What I remember most vividly about this time was the amazing unity shown by both radio and television members to stop this performance tax bill dead in its tracks.

Together we launched a strategic on-air campaign that sent a strong message to Congress that America's broadcasters won't shy away from raising their voices on the air.

And this summer, we united once again as free, local broadcasters - radio and television - to send a strong message to Congress.

This time it was to prevent the inclusion of harmful spectrum language in the debt ceiling legislation that could have threatened viewers' access to local TV.

Just as our TV brethren pitched in to help us fight the performance tax, radio stations from around the country stepped up to help TV at an hour of maximum peril.

Radio and television stations joined together in airing NAB's spectrum spots more than 76,000 times.

Your message to listeners and viewers was loud and clear: Don't let Congress harm local TV.

They heard you and took action, driving more than 125,000 calls and emails to Capitol Hill offices.

This was an outstanding showing of unity, and we thank you for supporting America's television broadcasters.

This was a victory for the entire broadcasting business.

While we won this battle, the war is far from over, and we may need your help again this fall.

But we can take to heart the valuable lesson we gleaned from this fight and the others we've faced together these past two years.

Working together we are stronger… working together we succeed in protecting and preserving broadcasters' ability to provide the news, emergency information, and entertainment the American people rely on.

Since the advent of radio and television, local broadcasters have made it their mission to better inform the citizens they serve.

We do it because it's the right thing to do and it happens to be good for business.

Radio's value continues to endure as it did with the first people to put stations on the air and there are many reasons to feel optimistic about the future.

Radio remains a resilient business, despite new competitors that crowd the communications landscape.

Can Pandora claim to reach 93 percent of the total U.S. population?

Can satellite radio?

Not hardly - this is a reach only local radio can boast.

And despite difficult financial times that have plagued all industries, the radio business made a significant revenue rebound.

Research notes that investors are taking a fresh look at the sector -- thanks to cost-cutting, lowering debt leverage through restructurings,
new online and mobile initiatives, and the resurgence of local automotive and retail ad spending.

We're focused on the future, investing in new technologies that support radio's expansion in the global marketplace.

We're supporting the rollout of HD Radio, helping to get it into more automobiles to continue radio's rightful place as king of the dashboard and help compete with new features, such as satellite and Internet audio.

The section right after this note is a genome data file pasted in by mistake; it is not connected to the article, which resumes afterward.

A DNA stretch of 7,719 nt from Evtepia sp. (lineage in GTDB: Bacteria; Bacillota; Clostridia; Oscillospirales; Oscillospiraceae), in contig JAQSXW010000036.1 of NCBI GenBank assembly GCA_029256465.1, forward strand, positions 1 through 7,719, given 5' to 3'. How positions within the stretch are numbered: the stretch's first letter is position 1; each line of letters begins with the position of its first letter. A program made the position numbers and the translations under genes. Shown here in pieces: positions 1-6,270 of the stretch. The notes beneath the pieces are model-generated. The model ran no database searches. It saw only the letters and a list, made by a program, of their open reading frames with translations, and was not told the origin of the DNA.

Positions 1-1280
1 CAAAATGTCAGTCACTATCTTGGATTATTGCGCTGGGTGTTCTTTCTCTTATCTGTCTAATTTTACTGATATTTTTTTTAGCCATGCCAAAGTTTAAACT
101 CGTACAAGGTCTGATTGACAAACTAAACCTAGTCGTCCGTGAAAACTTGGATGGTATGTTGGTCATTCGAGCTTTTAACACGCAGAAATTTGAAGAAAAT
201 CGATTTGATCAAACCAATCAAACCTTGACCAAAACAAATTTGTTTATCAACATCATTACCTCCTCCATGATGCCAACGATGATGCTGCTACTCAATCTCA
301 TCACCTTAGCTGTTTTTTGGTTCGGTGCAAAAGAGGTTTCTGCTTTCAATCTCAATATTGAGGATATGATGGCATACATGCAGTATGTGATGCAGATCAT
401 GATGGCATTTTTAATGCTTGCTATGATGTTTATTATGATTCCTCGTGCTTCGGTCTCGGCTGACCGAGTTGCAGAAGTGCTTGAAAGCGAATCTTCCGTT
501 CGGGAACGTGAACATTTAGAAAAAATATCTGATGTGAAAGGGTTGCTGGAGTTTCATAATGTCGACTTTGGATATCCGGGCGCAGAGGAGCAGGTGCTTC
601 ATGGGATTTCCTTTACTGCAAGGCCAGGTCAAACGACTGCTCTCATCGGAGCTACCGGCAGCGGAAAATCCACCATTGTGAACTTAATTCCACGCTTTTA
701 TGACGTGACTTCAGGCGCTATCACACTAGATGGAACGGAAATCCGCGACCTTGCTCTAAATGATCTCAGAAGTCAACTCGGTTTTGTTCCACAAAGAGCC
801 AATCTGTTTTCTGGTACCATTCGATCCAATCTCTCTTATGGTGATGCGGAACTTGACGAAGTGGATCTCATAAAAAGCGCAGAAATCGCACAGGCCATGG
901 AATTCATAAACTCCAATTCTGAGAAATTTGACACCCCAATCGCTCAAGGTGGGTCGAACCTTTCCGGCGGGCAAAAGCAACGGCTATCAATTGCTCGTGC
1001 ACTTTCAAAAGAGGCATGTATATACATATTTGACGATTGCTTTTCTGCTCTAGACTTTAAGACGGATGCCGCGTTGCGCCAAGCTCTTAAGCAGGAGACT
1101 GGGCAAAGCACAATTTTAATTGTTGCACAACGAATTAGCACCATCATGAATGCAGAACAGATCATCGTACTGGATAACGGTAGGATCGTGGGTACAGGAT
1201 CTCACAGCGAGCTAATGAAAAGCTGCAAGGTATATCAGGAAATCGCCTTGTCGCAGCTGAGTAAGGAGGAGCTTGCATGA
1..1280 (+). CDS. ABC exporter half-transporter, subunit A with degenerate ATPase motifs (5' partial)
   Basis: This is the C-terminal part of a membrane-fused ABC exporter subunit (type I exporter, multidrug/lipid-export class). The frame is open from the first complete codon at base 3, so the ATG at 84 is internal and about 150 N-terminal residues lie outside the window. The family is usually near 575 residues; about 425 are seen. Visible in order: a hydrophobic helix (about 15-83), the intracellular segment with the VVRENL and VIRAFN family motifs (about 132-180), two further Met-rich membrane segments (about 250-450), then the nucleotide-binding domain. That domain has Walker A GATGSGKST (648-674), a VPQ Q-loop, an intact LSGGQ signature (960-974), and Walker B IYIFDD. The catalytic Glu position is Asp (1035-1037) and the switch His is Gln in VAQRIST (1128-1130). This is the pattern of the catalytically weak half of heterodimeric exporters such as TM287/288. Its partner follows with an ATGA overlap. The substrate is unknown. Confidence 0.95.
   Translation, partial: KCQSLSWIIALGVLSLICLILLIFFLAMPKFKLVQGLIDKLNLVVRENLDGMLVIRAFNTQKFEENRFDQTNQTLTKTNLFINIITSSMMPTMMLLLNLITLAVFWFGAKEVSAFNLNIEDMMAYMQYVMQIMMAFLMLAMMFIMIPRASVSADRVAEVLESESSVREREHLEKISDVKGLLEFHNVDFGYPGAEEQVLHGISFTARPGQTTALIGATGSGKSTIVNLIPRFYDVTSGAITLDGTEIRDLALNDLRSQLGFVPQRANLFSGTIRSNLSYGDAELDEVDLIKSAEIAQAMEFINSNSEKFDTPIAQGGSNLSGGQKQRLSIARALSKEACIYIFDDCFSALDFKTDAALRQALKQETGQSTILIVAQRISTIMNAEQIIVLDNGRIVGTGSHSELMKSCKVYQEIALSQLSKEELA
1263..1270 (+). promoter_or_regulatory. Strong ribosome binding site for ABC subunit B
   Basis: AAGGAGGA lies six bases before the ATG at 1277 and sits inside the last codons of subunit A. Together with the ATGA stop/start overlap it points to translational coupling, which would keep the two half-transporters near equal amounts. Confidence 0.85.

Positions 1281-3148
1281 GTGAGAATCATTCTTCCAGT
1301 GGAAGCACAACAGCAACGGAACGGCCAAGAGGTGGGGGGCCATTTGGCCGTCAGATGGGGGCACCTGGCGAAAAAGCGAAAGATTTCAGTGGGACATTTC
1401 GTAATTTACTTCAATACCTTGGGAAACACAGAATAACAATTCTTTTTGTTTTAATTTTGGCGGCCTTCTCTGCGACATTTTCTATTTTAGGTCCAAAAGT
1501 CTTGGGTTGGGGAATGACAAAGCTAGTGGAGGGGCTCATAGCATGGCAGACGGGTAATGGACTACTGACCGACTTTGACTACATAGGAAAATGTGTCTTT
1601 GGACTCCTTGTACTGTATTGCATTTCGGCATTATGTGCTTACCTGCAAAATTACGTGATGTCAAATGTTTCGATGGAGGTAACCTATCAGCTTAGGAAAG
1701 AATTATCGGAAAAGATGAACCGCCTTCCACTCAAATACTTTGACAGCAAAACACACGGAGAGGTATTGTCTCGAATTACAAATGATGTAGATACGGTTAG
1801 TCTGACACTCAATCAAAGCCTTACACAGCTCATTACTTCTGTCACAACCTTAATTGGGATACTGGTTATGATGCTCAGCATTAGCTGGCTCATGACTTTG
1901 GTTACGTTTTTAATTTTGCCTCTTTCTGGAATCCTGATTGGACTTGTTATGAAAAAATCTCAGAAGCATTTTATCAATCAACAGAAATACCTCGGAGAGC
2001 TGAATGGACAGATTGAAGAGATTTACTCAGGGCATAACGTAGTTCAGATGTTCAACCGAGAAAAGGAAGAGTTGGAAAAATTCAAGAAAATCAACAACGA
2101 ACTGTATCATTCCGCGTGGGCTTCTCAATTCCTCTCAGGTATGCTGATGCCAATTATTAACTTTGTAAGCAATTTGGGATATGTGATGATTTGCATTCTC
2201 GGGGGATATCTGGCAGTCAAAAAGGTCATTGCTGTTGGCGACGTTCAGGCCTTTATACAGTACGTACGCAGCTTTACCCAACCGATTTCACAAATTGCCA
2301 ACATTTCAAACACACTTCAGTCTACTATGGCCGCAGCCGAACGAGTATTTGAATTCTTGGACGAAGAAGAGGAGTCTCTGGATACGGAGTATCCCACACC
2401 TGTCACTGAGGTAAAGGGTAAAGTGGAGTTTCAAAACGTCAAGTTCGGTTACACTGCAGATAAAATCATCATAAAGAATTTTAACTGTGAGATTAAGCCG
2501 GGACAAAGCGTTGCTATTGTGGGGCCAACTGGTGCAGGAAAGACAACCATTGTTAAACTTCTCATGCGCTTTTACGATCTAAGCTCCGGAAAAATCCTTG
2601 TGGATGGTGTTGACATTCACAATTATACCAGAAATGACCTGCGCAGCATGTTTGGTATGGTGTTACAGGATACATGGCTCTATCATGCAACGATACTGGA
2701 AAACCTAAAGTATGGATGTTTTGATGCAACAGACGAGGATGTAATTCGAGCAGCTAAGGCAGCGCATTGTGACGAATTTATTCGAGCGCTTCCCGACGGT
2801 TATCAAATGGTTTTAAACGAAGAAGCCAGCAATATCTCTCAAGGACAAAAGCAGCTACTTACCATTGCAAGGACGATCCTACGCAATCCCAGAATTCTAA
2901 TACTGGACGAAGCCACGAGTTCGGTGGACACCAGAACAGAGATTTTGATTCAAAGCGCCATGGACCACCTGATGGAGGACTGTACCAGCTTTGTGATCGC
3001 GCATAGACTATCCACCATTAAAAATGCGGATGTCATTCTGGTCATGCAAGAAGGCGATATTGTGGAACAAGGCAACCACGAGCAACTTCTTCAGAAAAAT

We're working to get more radio chips in mobile devices to ensure our listeners can take radio everywhere they go and have constant access to radio's emergency capabilities.

We're leveraging social media to connect listeners to their favorite radio personalities and launching mobile radio streaming apps.

Yet, while we invest in new technology, we must not forget the roots of radio's success - providing local news, breaking emergency information and entertainment to listeners for free anywhere they are.

And, as you well know, we do our part for the health of the economy by connecting our listeners to the businesses that advertise and promote on our stations.

We just commemorated the 10th anniversary of 9/11.

That tragedy demonstrated radio's importance in keeping the public informed.

When Internet and cell phone networks went down… radio did not.

People relied on radio broadcasts to share news of where needs were most urgent, to learn about the missing or to find out news about their loved ones.

Radio broadcasters are first informers and are proud to work hand in hand with first responders in times of crisis.

The lifeline that broadcasters provide to local communities can simply not be replicated as efficiently by other technologies.

As we continue to invest more dollars into digital technology, let's not lose sight of our mission to serve our local communities and keep people informed and safe during emergencies.

We must ensure that in our race to capitalize on digital technology, we are not forgetting our core local listener base and ad buyers.

Lately, we've read in the trades about a difference of opinion in our industry - some believe streaming is the future.

Others believe it does not grow our bottom lines - that stations should focus on bringing in more traditional revenue.

Perhaps we are sensitive to criticism that if radio doesn't jump into the streaming business, we risk being left behind or will be seen as resistant to change.

Indeed, more and more stations are investing in streaming.